Google is being asked by Goldman Sachs Group Inc. to delete an email that was mistakenly sent to the wrong account.
Yes, you read that right. A contractor emailed confidential client data to a Gmail account by mistake, and Goldman Sachs wants to avoid a “needless and massive” breach of privacy by having Google intervene.
To this end, the bank has asked a US judge to order Google Inc. to delete the troublesome message. According to the filing, the message was sent back on June 23 and included highly confidential brokerage account information.
It is unknown just how many clients’ data is included in the email, for Goldman did not reveal this, but the bank wants Google’s help to mitigate the problem.
The two have apparently already discussed the issue, and Google said it would help if there was a court order, something that shouldn’t really surprise anyone since the company normally requires them for any type of activity that involves user accounts or data.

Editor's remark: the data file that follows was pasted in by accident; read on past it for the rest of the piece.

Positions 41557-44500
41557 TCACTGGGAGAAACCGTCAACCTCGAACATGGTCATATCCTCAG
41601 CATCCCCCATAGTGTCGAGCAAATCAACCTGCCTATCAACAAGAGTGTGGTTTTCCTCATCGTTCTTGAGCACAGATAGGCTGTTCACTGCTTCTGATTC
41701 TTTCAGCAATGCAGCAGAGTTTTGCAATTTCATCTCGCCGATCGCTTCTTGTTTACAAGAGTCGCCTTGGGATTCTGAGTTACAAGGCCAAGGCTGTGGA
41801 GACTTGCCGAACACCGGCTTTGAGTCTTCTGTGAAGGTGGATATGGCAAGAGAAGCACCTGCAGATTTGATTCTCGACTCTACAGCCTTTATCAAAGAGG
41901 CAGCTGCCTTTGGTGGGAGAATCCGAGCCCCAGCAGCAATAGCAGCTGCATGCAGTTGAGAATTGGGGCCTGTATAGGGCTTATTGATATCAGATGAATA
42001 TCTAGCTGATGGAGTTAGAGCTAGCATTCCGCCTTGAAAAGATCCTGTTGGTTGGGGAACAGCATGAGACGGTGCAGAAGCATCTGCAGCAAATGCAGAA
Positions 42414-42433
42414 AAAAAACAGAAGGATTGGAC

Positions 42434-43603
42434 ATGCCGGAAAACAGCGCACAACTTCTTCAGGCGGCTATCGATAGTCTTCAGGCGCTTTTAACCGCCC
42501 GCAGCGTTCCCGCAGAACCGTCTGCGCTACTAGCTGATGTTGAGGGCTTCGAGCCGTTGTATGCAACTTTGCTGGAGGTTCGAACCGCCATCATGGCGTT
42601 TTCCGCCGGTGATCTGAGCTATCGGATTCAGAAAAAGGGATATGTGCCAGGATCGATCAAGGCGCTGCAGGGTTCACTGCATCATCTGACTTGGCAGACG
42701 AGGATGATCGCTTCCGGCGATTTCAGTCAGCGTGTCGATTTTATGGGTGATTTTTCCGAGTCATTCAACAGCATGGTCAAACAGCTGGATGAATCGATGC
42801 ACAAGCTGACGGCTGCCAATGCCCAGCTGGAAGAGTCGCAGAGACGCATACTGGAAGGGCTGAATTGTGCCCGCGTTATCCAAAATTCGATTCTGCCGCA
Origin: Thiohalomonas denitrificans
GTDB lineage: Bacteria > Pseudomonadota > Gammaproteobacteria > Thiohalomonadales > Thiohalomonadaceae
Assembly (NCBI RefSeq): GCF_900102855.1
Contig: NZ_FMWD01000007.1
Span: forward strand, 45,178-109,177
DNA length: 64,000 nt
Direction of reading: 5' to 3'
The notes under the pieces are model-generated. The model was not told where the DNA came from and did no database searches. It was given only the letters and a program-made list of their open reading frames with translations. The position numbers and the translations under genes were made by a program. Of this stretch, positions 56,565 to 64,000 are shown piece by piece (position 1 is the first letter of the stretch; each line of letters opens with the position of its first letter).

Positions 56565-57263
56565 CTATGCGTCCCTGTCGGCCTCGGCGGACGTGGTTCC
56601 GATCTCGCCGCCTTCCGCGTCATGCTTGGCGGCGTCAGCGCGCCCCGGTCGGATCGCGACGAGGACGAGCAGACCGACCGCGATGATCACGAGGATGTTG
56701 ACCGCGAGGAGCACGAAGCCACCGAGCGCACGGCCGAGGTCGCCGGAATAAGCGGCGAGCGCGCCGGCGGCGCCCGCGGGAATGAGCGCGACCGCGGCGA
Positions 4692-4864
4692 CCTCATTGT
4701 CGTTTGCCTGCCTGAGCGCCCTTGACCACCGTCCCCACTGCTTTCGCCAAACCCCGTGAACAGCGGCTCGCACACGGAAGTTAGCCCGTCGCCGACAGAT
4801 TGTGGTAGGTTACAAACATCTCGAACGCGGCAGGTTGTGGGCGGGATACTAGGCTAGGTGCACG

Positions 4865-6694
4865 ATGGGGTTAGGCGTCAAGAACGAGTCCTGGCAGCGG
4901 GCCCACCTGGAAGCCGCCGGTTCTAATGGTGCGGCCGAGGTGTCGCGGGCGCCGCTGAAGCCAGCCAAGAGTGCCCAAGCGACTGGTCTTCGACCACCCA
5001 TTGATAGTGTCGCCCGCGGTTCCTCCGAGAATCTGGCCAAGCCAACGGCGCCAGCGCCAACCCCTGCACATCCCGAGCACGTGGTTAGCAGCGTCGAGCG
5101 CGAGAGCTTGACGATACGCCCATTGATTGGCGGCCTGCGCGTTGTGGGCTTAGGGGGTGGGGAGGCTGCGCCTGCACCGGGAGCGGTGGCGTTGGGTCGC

Goldman says the contractor, who had been testing changes to the bank’s internal processes, meant to email the report including client data to a gs.com account, but instead, ended up sending it to a “gmail.com” account with a similar name.
The bank hasn’t been able to get a response from the Gmail account owner, so it went to Google. Google’s incident response team told Goldman that the email could not be deleted without a court order.
“Emergency relief is necessary to avoid the risk of inflicting a needless and massive privacy violation upon Goldman Sachs' clients, and to avoid the risk of unnecessary reputational damage to Goldman Sachs,” said the bank.
“By contrast, Google faces little more than the minor inconvenience of intercepting a single email - an email that was indisputably sent in error.”
Considering how long it’s been since the email was sent, it’s hard to believe that it hasn’t been read, copied and the data stored already, for instance, by the owner. Having Google delete the email now seems a bit pointless.
Some words in Goldman’s filing seem quite interesting, saying on one hand that the disclosure would be privacy violation, and therefore showing that it cares for the rights of its customers, and on the other hand talking about avoiding the “reputational damage” to the bank itself. It seems like Goldman is trying to hide the data for more than one reason, and it should be interesting to see whether the information will leak even if Google ends up deleting the email or not.